Elmer Wayne Henley: The Truth About The Person Who Killed The Candy Man

On August 8, 1973, Elmer Wayne Henley contacted Texas' Pasadena Police Department to report he committed a murder. Although he initially confessed to killing only one man, authorities soon learned Henley was one of three serial killers who abducted and killed at least 28 boys, ages 13 to 20 between 1970 and 1973. As reported by ABC13, Henley's last victim was Dean Corll — who was known throughout Houston, Texas, as the Candy Man.

Elmer Wayne Henley and David Brooks were childhood friends, who met and became friends with Dean Corll when they were in their teens. Corll was known throughout the community as the Candy Man, as his parents owned a candy company.

In an interview with Texas Monthly, Henley said Corll, who was in his early 30s, seemed like a "quiet" and friendly man, who simply liked spending time with the teens. In addition to driving them around town, Dean Corll often drank alcohol and smoked marijuana with the boys. He also allowed them to stay at his home when they did not have anywhere else to go.

Elmer Wayne Henley said Corll eventually offered him and David Brooks money to commit petty crimes — including theft. However, things became more sinister when the older man suggested committing murder.

As reported by Texas Monthly, Dean Corll's suggestion piqued Henley's curiosity, as he "wondered what it was like to kill someone."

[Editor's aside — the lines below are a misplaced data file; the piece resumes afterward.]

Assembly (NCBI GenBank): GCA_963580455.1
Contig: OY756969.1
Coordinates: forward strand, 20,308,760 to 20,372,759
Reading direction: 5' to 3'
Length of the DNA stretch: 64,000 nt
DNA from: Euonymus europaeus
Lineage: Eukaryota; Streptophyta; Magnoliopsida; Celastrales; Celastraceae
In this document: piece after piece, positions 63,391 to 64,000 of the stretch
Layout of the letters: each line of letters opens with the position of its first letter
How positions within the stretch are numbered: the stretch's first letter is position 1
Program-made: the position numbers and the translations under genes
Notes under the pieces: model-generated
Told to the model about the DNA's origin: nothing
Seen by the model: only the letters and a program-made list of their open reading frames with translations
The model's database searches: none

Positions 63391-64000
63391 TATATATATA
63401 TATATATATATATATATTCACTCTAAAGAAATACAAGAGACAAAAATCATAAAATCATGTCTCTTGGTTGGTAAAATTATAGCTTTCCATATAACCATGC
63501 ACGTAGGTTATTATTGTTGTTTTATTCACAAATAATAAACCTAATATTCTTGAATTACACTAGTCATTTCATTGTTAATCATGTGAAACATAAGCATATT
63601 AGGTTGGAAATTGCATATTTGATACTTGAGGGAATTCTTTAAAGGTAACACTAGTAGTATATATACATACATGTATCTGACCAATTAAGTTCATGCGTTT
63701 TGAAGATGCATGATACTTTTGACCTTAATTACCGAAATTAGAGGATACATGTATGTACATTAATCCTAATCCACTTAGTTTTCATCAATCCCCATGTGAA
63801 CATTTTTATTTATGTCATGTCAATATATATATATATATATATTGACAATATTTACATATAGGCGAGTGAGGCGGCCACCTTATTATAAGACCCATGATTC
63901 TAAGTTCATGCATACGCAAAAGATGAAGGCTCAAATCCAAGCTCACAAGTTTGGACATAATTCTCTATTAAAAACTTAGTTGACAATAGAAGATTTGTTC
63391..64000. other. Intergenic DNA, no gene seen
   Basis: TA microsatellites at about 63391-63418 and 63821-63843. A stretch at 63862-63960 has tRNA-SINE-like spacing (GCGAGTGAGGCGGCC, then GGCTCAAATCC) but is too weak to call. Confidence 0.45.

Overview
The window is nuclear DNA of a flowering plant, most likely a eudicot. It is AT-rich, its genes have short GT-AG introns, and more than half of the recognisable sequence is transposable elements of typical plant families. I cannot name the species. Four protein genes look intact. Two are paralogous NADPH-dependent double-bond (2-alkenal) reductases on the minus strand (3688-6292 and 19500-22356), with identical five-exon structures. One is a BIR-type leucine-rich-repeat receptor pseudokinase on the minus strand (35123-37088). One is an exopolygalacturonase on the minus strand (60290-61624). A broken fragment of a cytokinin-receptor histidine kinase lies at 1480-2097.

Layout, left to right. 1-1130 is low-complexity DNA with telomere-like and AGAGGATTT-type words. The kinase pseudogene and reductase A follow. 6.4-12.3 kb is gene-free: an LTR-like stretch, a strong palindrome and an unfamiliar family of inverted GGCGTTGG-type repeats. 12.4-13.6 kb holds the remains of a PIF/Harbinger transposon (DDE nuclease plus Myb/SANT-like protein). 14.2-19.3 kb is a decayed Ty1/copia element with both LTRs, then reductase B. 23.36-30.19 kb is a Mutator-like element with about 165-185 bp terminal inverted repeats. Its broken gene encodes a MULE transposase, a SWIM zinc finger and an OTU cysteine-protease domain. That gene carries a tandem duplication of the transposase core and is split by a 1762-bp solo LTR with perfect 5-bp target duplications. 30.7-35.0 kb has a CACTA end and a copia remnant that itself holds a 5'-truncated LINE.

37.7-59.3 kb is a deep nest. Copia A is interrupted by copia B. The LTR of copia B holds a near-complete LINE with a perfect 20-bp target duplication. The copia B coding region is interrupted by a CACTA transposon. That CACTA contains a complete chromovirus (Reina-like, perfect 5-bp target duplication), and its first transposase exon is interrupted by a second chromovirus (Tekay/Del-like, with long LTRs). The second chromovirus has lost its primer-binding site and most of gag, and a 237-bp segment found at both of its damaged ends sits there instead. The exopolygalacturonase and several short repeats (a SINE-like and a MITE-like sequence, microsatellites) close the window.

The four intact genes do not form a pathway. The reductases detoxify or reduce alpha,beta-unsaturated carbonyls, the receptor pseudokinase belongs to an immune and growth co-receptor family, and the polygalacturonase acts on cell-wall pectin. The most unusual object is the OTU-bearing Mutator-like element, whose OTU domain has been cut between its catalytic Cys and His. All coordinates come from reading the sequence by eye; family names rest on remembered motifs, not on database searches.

The Houston Mass Murders begin

Dean Corll began his spree as a serial killer when he murdered his first victim in September 1970. However, Elmer Wayne Henley and David Brooks did not become involved until later that same year when, as reported by All That's Interesting, Corll began offering Henley and Brooks money to lure other teenage boys to his home.

Over the next three years, Elmer Wayne Henley and David Brooks helped Dean Corll lure more than two dozen teenagers and young men to his home — where they were raped, tortured, and eventually killed. All That's Interesting reports Henley and Brooks did not simply lure the young men to Corll's home, they willingly participated in the torture and killing of the victims.

Dean Corll obscured his crimes by forcing his victims to send postcards to their families, explaining that they left town willingly and were safe. Although some of the victims' families were suspicious of the postcards, authorities were reluctant to investigate the disappearance of boys who appeared to be runaways.

Elmer Wayne Henley turns on the Candy Man

When Elmer Wayne Henley contacted authorities that August day in 1973, he initially stated that he killed only one man — Dean Corll. However, he eventually confessed that he, Corll, and Brooks, worked together to kill at least 28 young men and boys.

As reported by ABC13, Elmer Wayne Henley led authorities to the bodies of the majority of the victims. The following day, David Brooks turned himself in, and assisted authorities in locating the remaining bodies.

Elmer Wayne Henley and David Brooks were both convicted of murder and sentenced to life in prison. Arkansas Online reports Brooks died on May 28, 2020, after contracting COVID-19 in prison. Henley is currently housed in Texas' Mark W. Michael Unit.

When asked how he felt about killing his friend and mentor, Elmer Wayne Henley told Texas Monthly he did exactly what Dean Corll trained him to do. He said, "Dean had been training me to react, to react fast and to react, greatly. That's exactly what I did." In his opinion, Corll would have "been proud" of the way he killed him.